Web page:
No 2021 Talk Without Talking About Electoral Reforms, Demands HH

No 2021 Talk Without Talking About Electoral Reforms, Demands HH

UPND leader Hakainde Hichilema says there cannot be talk of the 2021 general elections without first talking about electoral reforms and ordinary citizens’ basic rights. And Hichilema says conditions in prison are extremely dehumanising.

Hichilema and Hamusonde Hamuleka, Muleya Hachinda, Laston Mulilanduba, Pretorius Haloba and Wallace Chakawa who were arrested on April 11 charged with treason, walked to freedom after the Director of Public Prosecutions (DPP) Lillian Siyunyi discontinued their case on August 16.
This followed pressure from the Catholic bishops led by Lusaka Archbishop Telesphore Mpundu, Commonwealth secretary general Patricia Scotland and former Nigerian president Olusegan Obasanjo who met President Lungu and Hichilema while he was in prison to broker a peace deal.

When asked by the BBC’s Focus on Africa on prospects of him withdrawing the presidential petition against President Lungu and consequently recognising him as President, Hichilema pointed out that dialogue was essential in any situation, based on the truth and on fairness.

In a civilised world, we should resolve our differences through dialogue [because] persecution, abuse of public institutions can never solve any problem. Violence does not solve any problem, in my view. I think before we talk about 2021 elections…elections are not an event [but] a process. There are many things that we need to deal with; are citizens able to mobilise freely? Are they able to exercise their fundamental human rights? Is there freedom of expression? [Is there] freedom of the press? We need a truly independent electoral commission. So, we can’t talk of 2021 elections without talking about the rights of people to assemble freely, to demonstrate freely,
Hichilema told BBC’s Kennedy Gondwe in an interview at his New Kasama residence in Lusaka on Friday.

When asked what he would be saying in his imminent meeting with President Lungu, Hichilema said: “We’ll cross the bridge when we get there.”
He also complained about the living conditions in jail, saying they were horrible for inmates.

[The conditions in prison are] terrible; in simple language, extremely dehumanising! Basically, a lot of torture goes on in those prisons. To start with, we were made to sleep on cold floor, we were made to use buckets to answer the call of nature for both urinal and faecal matter in a 2.5 metres by two metre room; everything had to be kept there,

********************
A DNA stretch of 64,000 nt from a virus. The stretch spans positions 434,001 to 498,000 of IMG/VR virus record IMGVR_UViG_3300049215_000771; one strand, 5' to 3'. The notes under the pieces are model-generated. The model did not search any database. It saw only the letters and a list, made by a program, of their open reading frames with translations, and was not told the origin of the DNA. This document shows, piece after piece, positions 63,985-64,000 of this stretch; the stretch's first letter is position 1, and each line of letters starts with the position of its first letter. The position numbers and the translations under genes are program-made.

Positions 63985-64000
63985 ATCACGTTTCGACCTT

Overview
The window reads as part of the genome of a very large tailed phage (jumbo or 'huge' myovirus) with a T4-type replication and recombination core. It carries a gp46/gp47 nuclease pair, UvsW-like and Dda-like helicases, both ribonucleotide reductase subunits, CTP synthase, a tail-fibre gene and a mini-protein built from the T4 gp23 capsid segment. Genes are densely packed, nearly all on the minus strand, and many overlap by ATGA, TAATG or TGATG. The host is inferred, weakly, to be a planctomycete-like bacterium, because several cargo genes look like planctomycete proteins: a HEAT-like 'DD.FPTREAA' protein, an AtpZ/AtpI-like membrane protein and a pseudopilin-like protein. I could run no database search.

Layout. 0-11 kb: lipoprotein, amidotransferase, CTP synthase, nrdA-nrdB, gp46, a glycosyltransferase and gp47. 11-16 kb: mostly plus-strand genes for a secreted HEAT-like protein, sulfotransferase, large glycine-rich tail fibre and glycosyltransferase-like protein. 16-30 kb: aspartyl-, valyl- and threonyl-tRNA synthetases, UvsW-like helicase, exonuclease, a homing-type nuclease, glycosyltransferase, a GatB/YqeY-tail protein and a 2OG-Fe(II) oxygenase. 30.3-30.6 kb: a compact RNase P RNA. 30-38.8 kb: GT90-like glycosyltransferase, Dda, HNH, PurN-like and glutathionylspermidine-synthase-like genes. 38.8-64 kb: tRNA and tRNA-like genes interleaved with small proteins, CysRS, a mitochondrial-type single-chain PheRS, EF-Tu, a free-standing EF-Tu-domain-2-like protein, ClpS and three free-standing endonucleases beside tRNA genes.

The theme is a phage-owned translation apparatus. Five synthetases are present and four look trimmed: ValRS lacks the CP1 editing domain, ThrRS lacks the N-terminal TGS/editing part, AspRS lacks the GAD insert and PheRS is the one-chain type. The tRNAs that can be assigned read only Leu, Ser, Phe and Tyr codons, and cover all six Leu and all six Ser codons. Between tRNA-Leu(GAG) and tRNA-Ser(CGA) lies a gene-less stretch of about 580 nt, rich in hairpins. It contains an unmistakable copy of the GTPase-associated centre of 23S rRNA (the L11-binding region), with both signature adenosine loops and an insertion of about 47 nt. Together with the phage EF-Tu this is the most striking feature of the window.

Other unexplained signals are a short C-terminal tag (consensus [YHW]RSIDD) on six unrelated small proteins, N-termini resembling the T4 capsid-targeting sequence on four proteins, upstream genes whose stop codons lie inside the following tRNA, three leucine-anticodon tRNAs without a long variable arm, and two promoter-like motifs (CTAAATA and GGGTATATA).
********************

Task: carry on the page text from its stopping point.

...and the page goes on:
Hichilema said.

“We were locked up in those cells for 16 hours a day, essentially, and nobody should be going through those conditions in today’s world. There’s congestion in there; you have no ventilation, you have no windows at all and people are dying in those prison cells. People are dying [because of] poor health standards, poor medical attention, poor diet-people die there-those [prison cells] are death chambers.”

He noted that he felt like he had not been released from prison yet because he commiserated with those who were still languishing in detention.

There is no sleeping condition because there is no mattress, no blankets. People sleep by sitting inside each other’s front, bodies touching each other. [But] you cannot treat citizens in those conditions. It is difficult for the people I left in there [and] I feel I’m not released yet because there are a lot of innocent people who are in detention. So, it’s tough for everybody,
Hichilema explained.

Asked whether or not he was afraid of being re-arrested, considering that he was not acquitted, Hichilema said: “This nolle, my lawyers have just been interpreting…But that aside, why would I worry about a re-arrest if I committed no crime?”
He further rubbished the State’s accusations that he wanted to install himself as Republican President during the Kuomboka traditional ceremony in Mongu in April.
“It’s practically impossible, it’s not possible! I think really, the sole part in this episode is that anyone decent enough who is arguably granted [the mandate to rule] through the people’s will has the responsibility to basically superintend over a country and should never abuse State institutions and power. This should not happen to anybody else,” said Hichilema.